On Friday, I met with a business acquaintance, an investment banker type, who was insisting that Brands were no longer important…as he pontificated from the depths of his brand-clad and covered self.
On Saturday, I was in the local park with my granddaughter Goldy, when I noticed that she and half her friends had on clothing (sweatshirts, hats, leggings, etc.) that sported the now-ubiquitous symbol of nuclear non-proliferation, the iconic peace symbol of my youth…currently affixed to my Jeep.
On Sunday, I picked up The New York Times Style Magazine and saw a piece called, “When Protest Movements Became Brands.”
Intrigued, I began to think about symbols that became Brands and are sold in popular culture, on everything from t-shirts to Louis Vuitton bags.
To begin with, symbology as a sign of membership in a group, secret or otherwise, is as old as humankind. The Mark of Cain still resonates and has spawned stories, comic books and movies across the ages.
Long before t-shirts, religion loved the shorthand of symbols that became Brands. Stars, crosses and crescents were readily identifiable. Depending which one you wore, it imbued the others with deeper meaning… and more often than not, dread or hatred.
Resistance movements always used secret signs as a means of identification—think fish and early Christians.
Then of course there was the swastika, coopted by the Nazis, that still, sadly, sells branded merchandise today.
One of my favorites is the iconic image of Che Guevara. According to Dazed Digital, the iconic photograph against the red backdrop originated from a Cuban funeral in 1960. The picture was taken by Alberto Korda, who passed it to a newspaper called Revolución. In 1967, the image was re-used by an Italian paper free of charge, where it was seen by an Irish artist named Jim Fitzpatrick. He reproduced the now-iconic image in 1968, which took off during French student protests. It was then reproduced by art forger Gerard Malanga, the work was authenticated by Andy Warhol himself so he could profit from its dissemination.
Via Daily Art Daily
Today, this final image has been used in products by companies including Gap, Urban Outfitters, Belstaff, Vans, and even Chanel. But of course, the t-shirt endures. In fact, satirical publisher The Onion sold a shirt of Che wearing his own image.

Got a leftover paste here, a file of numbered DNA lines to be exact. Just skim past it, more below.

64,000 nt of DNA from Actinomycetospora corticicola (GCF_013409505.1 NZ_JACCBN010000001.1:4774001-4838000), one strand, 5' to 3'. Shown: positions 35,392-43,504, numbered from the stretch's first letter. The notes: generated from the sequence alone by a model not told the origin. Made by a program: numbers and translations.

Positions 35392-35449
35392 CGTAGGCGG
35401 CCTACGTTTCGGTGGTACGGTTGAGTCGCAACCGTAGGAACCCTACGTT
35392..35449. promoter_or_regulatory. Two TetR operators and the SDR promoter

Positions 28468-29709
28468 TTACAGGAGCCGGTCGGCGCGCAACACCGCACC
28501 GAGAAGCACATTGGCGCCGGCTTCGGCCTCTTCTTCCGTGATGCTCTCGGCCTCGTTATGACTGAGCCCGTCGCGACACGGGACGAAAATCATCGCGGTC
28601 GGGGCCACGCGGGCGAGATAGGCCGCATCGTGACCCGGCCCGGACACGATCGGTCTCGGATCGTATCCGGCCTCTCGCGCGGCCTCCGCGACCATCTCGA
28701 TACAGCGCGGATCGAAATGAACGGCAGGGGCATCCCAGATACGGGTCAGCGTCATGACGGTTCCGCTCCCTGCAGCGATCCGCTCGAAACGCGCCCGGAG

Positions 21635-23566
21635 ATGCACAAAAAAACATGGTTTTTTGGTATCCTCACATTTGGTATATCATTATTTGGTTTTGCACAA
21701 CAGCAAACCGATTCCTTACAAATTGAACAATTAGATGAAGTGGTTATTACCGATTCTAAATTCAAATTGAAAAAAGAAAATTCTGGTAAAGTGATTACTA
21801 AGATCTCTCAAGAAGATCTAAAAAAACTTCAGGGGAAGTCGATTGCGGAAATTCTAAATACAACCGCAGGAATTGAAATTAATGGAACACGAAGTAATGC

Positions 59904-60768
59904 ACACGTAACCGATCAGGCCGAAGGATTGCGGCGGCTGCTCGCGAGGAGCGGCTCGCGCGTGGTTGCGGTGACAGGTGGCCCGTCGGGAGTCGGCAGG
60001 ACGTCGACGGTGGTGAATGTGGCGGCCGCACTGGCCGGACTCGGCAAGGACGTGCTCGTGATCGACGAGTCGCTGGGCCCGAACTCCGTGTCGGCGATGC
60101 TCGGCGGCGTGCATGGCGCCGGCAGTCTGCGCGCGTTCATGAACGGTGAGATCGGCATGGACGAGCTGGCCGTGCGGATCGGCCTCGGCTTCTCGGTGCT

Dazed Digital also quotes artist Bruce LaBruce, who explained:
“(Terrorist chic is) when somebody wears a Che Guevara t-shirt and they have absolutely no idea who Che Guevara is – emptying out the signifiers of radicalism and using them purely for fashion”
And of course, it is one of my favorites….no comment.
Needless to say there are images that have created brands that have saved life’s and spawned movements. Ribbons are perhaps one of the best examples. Thinkbeforeyoupink.org gives a long history of the ribbon’s evolution, from its take-off after Penney Laingen, wife of an American hostage in Iran in 1979, tied yellow ribbons around the trees in her front yard, as a sign she hoped to see her husband returned. The yellow ribbons were eventually resurrected during the Gulf War as a sign of solidarity with the soldiers, and then the red ribbons of the AIDS movement…and then pink for breast cancer. By 1992, Think Before You Pink reported that the The New York Times declared 1992 “The Year of the Ribbon.”
And today, ribbons are still used by many as a way of branding a cause or idea…although I do have to say that we are just about ribboned out.
Via Nancy’s Point
Of course, one of the more controversial brand symbols was Livestrong, the cancer cure foundation of Lance Armstrong, before his doping scandal:
Nike started producing the Livestrong bracelets in May 2004 — an instant symbol of cancer-patient support, as Armstrong went for his sixth Tour de France win, and doping allegations began to heat up — and went on to sell 80 million of them. The global athletic powerhouse soon expanded the Livestrong brand to yellow exercise gear and much, much more.
A huge brand. The rubber bracelet was copied by every charity under the sun, creating yet another year of fads and trends around social change.
To quote Sarah Schulman, the author of the NYT article I began with:
“HOW DID we get from that to the highly visible, art-directed expressions of the late 1980s and early ’90s, which — as proven by the pink pussy hats and Black Lives Matter shirts of recent years — still resonate today?”
We still create Brands based in protest and need that will end up in popular culture as commercial goods. Why? Because these Brands don’t “disrupt” and create ephemeral noise with resultant high value for some, but rather, create dissidence.
Dissidence is a coming together of people, with a goal and purpose of change (mostly for good, but sometimes not). Its staying power and its ability to inspire and remain is far greater than that of Disruption… which, by the time it disrupts, has become the new status quo—and nothing is more boring.
While we are surrounded by Brands, some passing and some with great staying power, it is imperative to understand what drives longevity: human connection.
Long after Uber is remembered as nothing more than half a statement, Che will still be selling T-shirts.
“Defying branding, ultimately, will be the most successful strategy of all”
- Sarah Schulman
Dissidence, the creation of movement, will endure.
What do you think?